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Aripiprazole for schizophrenia, bipolar disorder and tics
Aripiprazole for schizophrenia, bipolar disorder and tics
This leaflet is about the use of aripiprazole for the treatment of schizophrenia and bipolar disorder (sometimes called psychotic disorders) and tics, such as seen in Tourette’s syndrome.
This leaflet has been written for parents and carers about how to use this medicine in children. Our information sometimes differs from that provided by the manufacturers, because their information is usually aimed at adult patients. Please read this leaflet carefully. Keep it somewhere safe so that you can read it again.
Do not stop giving aripiprazole suddenly, as your child is likely to get withdrawal symptoms.
Name of drug
Brand name: Abilify®
Why is it important for my child to take this medicine?
Aripiprazole changes the levels of some important chemicals in the brain such as dopamine and serotonin.
- For children with schizophrenia or bipolar disorder, aripiprazole can reduce your child’s symptoms and help their mood and behaviour to be more stable.
- For children with tics, aripiprazole will help to reduce the severity and frequency of tics.
Read more about what a 'tic' is here: www.nhs.uk/conditions/tics/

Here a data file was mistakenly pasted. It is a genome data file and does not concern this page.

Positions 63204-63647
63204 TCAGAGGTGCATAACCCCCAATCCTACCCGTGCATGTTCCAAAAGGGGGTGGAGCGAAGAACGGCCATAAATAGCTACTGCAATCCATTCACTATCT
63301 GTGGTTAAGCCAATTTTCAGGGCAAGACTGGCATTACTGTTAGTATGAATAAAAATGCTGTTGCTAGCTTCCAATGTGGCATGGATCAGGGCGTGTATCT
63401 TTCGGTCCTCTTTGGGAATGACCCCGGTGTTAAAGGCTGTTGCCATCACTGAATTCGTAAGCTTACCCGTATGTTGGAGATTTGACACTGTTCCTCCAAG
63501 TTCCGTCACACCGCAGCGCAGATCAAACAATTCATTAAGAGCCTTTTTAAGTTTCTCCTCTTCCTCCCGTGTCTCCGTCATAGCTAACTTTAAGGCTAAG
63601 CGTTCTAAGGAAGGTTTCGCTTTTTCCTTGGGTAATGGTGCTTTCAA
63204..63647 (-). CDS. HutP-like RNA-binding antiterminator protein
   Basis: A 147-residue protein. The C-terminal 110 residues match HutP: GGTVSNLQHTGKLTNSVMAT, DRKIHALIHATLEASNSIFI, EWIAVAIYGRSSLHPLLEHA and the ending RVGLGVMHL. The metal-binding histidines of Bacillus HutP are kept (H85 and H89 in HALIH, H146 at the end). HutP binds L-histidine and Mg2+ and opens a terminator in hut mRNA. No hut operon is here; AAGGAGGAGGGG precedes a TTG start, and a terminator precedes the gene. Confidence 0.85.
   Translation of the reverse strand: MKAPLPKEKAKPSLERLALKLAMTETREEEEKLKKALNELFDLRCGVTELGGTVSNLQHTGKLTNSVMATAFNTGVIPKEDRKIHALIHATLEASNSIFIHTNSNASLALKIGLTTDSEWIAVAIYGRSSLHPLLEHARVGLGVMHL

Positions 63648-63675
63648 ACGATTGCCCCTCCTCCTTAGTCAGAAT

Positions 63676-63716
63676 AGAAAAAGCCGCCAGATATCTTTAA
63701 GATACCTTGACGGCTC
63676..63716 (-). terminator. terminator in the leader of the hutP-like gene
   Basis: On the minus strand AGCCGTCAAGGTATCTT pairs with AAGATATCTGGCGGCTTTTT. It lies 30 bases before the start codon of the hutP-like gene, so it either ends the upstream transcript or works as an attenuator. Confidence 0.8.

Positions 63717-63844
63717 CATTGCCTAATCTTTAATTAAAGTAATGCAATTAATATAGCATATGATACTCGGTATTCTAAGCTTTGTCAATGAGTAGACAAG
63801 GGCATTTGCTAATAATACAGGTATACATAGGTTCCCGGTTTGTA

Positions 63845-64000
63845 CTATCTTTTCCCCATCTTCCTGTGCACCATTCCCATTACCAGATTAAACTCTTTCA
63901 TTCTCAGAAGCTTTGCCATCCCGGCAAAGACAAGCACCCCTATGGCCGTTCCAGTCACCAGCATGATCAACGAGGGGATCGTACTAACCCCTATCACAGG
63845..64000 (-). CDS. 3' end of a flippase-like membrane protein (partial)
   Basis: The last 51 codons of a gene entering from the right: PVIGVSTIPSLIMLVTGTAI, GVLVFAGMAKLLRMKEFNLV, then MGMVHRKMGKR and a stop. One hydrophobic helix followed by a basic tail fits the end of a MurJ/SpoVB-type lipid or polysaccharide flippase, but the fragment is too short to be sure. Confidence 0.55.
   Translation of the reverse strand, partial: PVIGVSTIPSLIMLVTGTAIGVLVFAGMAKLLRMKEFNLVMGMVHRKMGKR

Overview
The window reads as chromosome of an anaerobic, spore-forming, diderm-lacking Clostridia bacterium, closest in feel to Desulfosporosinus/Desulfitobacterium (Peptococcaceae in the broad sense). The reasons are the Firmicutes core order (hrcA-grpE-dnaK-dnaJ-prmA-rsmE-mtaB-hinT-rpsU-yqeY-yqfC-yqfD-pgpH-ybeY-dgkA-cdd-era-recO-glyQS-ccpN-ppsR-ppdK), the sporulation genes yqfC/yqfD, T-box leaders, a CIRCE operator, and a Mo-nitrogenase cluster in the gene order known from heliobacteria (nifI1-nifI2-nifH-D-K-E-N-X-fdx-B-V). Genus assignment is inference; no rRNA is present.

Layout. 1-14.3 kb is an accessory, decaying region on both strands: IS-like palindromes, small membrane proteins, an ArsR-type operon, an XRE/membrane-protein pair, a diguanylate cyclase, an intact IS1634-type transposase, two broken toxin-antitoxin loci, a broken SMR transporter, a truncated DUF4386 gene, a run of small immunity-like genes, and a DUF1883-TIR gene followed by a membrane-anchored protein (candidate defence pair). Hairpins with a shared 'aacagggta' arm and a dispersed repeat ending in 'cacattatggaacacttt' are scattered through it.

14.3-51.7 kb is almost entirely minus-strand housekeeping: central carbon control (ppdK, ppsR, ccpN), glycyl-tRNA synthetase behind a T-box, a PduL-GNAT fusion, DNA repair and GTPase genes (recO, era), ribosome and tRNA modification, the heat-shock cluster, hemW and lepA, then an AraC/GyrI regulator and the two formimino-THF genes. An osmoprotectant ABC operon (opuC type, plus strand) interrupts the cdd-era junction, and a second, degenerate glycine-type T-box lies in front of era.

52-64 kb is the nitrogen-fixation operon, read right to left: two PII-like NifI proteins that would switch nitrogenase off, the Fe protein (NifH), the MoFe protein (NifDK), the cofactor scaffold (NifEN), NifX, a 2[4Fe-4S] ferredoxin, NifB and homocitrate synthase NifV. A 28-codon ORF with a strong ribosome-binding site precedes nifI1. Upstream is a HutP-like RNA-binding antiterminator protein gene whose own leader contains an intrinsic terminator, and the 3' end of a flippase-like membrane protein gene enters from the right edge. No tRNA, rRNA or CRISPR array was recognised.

What is aripiprazole available as?
- Tablets: 5 mg, 10 mg, 15 mg, 30 mg; these contain lactose
- Orodispersible tablets: 10 mg, 15 mg; these contain a small amount of aspartame
- Liquid medicine: 5 mg in 5 mL
When should I give aripiprazole?
Aripiprazole is usually given once a day. This is usually in the morning.
Give the medicine at about the same time each day so that this becomes part of your child’s daily routine, which will help you to remember.
How much should I give?
Your doctor will work out the amount of aripiprazole (the dose) that is right for your child. The dose will be shown on the medicine label.
Your doctor may suggest that your child has a low dose to start with. They may then increase the dose as your child gets used to the medicine and depending on how your child responds to it.
It is important that you follow your doctor’s instructions about how much to give.
How should I give it?
Tablets should be swallowed with a glass of water, milk or juice. Your child should not chew the tablet.
Orodispersible tablets: Ensure your hands are dry before removing the tablet from the pack. Put it on your child’s tongue straight away. The tablet will dissolve rapidly. You can also dissolve it in a glass of water. Your child should drink it all straight away.